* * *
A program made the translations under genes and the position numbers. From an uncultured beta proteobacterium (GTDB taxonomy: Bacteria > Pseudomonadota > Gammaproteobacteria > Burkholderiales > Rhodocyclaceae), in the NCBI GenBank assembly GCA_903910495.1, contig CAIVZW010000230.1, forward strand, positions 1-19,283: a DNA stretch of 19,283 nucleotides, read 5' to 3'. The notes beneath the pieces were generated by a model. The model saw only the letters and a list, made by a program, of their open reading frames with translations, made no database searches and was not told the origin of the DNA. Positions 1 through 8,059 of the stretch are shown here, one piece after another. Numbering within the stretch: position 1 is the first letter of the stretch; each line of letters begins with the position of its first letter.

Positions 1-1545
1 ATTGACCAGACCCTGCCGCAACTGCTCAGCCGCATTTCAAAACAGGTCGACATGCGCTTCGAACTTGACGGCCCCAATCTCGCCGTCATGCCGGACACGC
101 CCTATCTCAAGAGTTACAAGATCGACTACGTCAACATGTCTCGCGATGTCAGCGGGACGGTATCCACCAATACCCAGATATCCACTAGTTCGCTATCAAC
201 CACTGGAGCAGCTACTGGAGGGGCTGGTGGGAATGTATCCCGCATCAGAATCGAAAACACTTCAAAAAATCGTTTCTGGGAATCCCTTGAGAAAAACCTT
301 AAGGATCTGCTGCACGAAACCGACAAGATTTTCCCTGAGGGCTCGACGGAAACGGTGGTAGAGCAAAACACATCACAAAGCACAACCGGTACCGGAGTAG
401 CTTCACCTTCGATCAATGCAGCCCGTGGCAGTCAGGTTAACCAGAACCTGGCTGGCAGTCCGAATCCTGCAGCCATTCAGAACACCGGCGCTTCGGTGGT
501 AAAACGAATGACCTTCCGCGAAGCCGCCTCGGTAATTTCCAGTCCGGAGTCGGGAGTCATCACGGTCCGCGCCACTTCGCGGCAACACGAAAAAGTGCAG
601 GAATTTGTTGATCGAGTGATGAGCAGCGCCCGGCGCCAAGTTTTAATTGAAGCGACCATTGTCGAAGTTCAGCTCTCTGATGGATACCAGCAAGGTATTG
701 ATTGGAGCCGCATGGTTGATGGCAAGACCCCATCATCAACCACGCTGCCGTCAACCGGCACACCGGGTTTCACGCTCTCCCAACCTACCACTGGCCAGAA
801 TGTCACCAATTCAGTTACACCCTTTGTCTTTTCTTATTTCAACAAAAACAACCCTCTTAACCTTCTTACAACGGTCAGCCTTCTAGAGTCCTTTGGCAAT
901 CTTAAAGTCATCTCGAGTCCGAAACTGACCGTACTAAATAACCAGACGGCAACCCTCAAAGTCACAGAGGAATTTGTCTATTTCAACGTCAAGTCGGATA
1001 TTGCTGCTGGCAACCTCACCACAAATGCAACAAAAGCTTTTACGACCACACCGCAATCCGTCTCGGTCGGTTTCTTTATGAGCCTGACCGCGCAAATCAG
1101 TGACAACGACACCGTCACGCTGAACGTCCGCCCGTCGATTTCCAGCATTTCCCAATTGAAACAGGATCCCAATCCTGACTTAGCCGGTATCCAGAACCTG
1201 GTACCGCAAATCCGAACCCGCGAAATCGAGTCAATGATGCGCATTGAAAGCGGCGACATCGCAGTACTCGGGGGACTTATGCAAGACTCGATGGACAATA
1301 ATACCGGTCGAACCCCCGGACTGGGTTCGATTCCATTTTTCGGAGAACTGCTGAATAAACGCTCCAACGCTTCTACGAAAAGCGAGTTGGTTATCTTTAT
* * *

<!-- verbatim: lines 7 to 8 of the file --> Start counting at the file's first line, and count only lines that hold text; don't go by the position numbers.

401 CTTCACCTTCGATCAATGCAGCCCGTGGCAGTCAGGTTAACCAGAACCTGGCTGGCAGTCCGAATCCTGCAGCCATTCAGAACACCGGCGCTTCGGTGGT
501 AAAACGAATGACCTTCCGCGAAGCCGCCTCGGTAATTTCCAGTCCGGAGTCGGGAGTCATCACGGTCCGCGCCACTTCGCGGCAACACGAAAAAGTGCAG